Experiencing Monhegan for the first time (again)

Experiencing Monhegan

As with all of this site, Experiencing Monhegan is also experimental.  If sufficient numbers use it… it stays (or getting improved).  If not, we’ll try something else.

So here’s the deal.  What did you feel when you first came in contact with the Island? Please, no full length novels.  About 500 words, maybe.  By way of example, I submit my first impression.

The first time I  saw Monhegan

The year was 1958, the day super dark  gray, but no rain in sight.   Stepping off the Balmy Days onto the slip, I thought I was entering Plato’s cave.  The residents of the cave, in my imagination, where themselves from a long line of cave dwellers who had grown accustomed to the dark which had become their reality.  Beat-up pickups, three accessible phones (coin fed), no community electrical power, no news papers, TV was out of the question, no public water for most of the year, no central heating, no medical facilities, if you did not have your own lobster boat (and lobstering was only possible after a three year residency), you could access the mainland only three times a week (and that would require at least a two night motel bill) etc….oh yes, that was some reality Monhegan offered to potential residents….locals had nothing to fear. These cave dwellers would fight to the death rather than be dragged out of their reality…down the slip… into the promise of light that the Balmy Days offered…my reality.   I could not imagine anyone of their own volition choosing to live on Monhegan.  I could not get back on the Balmy fast enough.

Then, I had it all….male, white, tall enough, great education, (relatively) wealthy, just nothing but choice ahead of me.  It would take less than a decade for my reality to run out of options and decompose.  On the late boat,  Labor Day, 1967, Raquel (RickI), our three children (the youngest then in diapers), our dog, a collection of gerbils and eight truck loads of our stuff passed over that slip into a new reality of sunlight, free of the politics of the day, free from the pressures of working for a corporation, free from mindless consumerism, joyfully dumping the twentieth century for the simplicity and life affirming nineteenth century.

Carl Wincapaw was doing the trucking then. After the first load up to our new home, the Cundy Cottage,  Carl informed me that he had a party to attend but that I could use his truck to complete the move.  Close to forty years later, we move off the Island but sadly, no Carl.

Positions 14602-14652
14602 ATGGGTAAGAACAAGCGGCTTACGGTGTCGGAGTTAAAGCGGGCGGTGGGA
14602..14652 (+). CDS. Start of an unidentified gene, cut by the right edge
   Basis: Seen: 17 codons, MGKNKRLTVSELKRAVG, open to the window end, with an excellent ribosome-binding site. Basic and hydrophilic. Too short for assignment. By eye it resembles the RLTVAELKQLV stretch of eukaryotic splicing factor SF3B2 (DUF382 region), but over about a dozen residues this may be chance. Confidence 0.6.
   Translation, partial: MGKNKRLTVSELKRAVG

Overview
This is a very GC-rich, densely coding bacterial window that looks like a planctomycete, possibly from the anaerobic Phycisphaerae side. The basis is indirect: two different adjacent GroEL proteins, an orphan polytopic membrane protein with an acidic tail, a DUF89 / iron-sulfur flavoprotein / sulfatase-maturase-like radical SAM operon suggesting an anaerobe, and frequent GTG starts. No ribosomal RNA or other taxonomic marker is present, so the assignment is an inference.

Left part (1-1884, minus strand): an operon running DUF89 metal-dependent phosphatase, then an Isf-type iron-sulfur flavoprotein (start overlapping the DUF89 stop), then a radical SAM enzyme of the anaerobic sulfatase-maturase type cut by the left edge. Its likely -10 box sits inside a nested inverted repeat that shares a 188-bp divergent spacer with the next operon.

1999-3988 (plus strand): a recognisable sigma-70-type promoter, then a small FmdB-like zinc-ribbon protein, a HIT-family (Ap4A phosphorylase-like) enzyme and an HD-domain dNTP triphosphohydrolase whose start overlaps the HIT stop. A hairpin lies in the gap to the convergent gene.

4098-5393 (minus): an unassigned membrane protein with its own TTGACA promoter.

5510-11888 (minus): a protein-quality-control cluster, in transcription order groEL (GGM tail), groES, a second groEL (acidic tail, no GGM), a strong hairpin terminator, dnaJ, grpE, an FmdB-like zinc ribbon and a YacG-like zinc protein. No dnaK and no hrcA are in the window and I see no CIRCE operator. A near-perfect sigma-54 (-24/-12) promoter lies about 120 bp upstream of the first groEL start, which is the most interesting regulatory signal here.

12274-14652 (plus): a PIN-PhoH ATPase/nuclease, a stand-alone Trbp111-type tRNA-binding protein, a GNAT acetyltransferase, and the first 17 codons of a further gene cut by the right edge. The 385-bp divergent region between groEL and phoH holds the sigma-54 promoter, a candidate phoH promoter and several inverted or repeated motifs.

So, this is what I have in mind.  And your first impressions of the Island? I confess that writing about this is like seeing the Island again… for the first time.  I’d love to see your Monhegan….. Just register as an contributor , and post your impression (about 500 words) and include a photo it desired.  Or, send both to me via email with “Experiencing Monhegan” is the subject line.

Let’s see if this works and is fun.    Peter

9 thoughts on “Experiencing Monhegan for the first time (again)

  1. To everyone out there – I’m so looking forward to reading your posts! This is something that I’ve wondered many times: what is it like for most people? I’m sorry I can’t share my first impressions because I don’t remember them. Monhegan got under my skin long before any of my conscious memories, and so I am totally biased, having arrived for my first visit at 6 months. Write on!

  2. I was a little older than Thais, but only 2, so I don’t remember either. But I do remember already at a very young age thinking the island was beautiful, loving the tidal pools (not as many these days), Doug and Harry Odom at the General Store giving me – “the little dahk-haired girl” a piece of free bologna every time I went in with my parents, Ted Davis holding the dock together as he awaited the Laura B, fairy houses and someone selling little beaded rings in the woods), horseshoes at The Trailing Yew. The memories become intermingled over time, especially now, 50-some years later. But already as a little girl, I was mesmerized. Still am.

  3. Peter, lovely story. Um spell check…… ” no PUBLIC water”! Sorry…. maybe you can fix it?